Baz Luhrmann’s sweaty, opulent take on the King of rock ’n’ roll is not a biopic but a fairy tale.
No one does tacky opulence quite like Baz Luhrmann. He and Elvis Presley – the King of rock ’n’ roll and the bedazzled jumpsuit – is surely a match made in garish heaven. This biographical film doesn’t show us the full scope of Elvis’ life, work and unprecedented influence on American culture. Instead, it opts to tell the fairytale version.
After a whistle-stop tour through the early influences that would forever mark the life of Elvis Aaron Presley – an impoverished upbringing, a devotion to his momma, the lifelong influence of black music – we are teased glimpses of the man who would become the King. A forearm, a magenta suit, a jet-black strand of hair, a snippet of a baritone Memphis drawl. Onstage, he came alive, his dripping sex appeal merged with a Southern good-boy naivety that made audiences go feral for decades.
Former child star Austin Butler plays Elvis with the sincere intensity of someone trying very hard to be taken seriously. The film makes a great effort to show the physical exertion of performing. Tensing, thrusting, dripping with sweat and the promise of a good time after the curtain falls, Butler gets the moves, the voice and, most importantly, Elvis’ charisma down.
Whatever flaws the film has, Butler’s Elvis is mesmeric. While the film makes a big deal out of Elvis’ sex appeal, his “lewd gyrations and jerky movements” that made women go gaga, Elvis here is all smooth-corners. There is no room for exploring the contradictions, the thorniness of his relationship with a teenage Priscilla, his infidelities, politics, or drug abuse. Anything that would make Elvis unappealing or problematic by modern standards is taken out of the frame.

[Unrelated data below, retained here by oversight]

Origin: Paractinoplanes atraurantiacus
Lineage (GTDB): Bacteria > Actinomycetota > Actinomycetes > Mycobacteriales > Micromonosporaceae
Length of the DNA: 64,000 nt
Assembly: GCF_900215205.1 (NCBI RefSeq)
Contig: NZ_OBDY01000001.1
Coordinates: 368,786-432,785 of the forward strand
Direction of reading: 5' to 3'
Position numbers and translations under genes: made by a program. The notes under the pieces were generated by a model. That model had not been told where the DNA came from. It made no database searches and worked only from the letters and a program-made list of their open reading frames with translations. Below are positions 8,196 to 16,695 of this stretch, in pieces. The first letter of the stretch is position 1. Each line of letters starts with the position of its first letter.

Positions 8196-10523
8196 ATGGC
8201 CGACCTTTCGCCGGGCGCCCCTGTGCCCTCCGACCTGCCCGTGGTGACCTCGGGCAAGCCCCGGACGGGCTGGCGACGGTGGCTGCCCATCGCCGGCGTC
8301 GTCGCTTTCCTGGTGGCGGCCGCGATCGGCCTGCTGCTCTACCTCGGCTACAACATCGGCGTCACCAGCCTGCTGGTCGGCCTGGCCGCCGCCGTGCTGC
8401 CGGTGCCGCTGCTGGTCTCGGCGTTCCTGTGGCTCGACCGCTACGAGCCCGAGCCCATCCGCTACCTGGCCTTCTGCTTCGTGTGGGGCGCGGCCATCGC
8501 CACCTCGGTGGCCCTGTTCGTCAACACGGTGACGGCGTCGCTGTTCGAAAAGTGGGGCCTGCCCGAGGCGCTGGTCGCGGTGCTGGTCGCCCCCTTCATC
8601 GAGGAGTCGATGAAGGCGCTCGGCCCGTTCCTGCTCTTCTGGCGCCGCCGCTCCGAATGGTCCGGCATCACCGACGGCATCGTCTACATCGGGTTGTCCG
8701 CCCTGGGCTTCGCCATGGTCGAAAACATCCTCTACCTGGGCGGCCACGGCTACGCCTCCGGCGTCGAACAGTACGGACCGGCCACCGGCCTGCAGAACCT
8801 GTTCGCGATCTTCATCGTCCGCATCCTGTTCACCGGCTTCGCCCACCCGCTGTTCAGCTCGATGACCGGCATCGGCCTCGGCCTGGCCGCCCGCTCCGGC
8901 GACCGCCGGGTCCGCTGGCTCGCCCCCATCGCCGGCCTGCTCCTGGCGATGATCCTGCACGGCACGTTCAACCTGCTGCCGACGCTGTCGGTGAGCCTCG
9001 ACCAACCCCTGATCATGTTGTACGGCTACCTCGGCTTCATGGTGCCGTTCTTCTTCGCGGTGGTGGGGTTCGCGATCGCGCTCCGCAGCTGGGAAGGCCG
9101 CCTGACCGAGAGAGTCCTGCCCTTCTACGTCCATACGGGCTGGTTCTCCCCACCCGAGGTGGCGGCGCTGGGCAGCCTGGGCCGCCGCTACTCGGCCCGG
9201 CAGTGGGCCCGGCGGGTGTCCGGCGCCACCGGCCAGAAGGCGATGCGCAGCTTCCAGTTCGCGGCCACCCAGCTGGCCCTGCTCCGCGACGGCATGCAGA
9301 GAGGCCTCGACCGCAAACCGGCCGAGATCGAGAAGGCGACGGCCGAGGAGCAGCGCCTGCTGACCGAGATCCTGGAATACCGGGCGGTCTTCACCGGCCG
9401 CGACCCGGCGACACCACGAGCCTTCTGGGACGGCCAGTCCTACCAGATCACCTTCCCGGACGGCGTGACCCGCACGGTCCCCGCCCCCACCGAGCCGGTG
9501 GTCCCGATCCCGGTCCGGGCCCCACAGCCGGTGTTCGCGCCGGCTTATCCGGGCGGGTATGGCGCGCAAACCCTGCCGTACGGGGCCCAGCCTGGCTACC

Through dizzying multi-split-screen montages the film whizzes through the details of Elvis’ ascendancy into the mainstream. He sings, the girls swoon, and everyone gets rich. As his success grows, his costumes get flashier and his sideburns larger. Elvis dreams of becoming a serious actor while his face and name are merchandised mercilessly and those hip gyrations inciting a moral panic.
Ultimately, Luhrmann is not interested in the details, but rather the fairytale. Every fairytale needs a villain, and for Elvis, it’s his leeching long-time manager, Colonel Tom Parker, played as an eyebrow-arching cartoon villain by Tom Hanks encased in prosthetics. The parasitic relationship between the artist and the manager – the former too naive to see he was being swindled and the latter a corny Svengali milking the Presley cash cow to cover up his own debts – is too categorical to say anything substantial about the dirty dealings of the music business beyond Parker’s deluded platitudes and faux-fatherly manipulations of Elvis.
We’re mostly spared Elvis’ decline into a bloated, sweaty crooner – of course, that would ruin the fairytale. Riddled with debt, Elvis reluctantly continues performing in the mausoleum of a Vegas hotel until his death. There are infinite ways to approach a cultural juggernaut like Elvis Presley. Luhrmann rewrites him as a victim of the Colonel’s greed and his own success, a good boy aching to do well by others and somehow always coming up short.
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Published 26 May 2022
The hottest ticket in Cannes.
Sparkles, wiggles and crotch shots are a great combo.
Surface-level take on The King, but a great time nonetheless.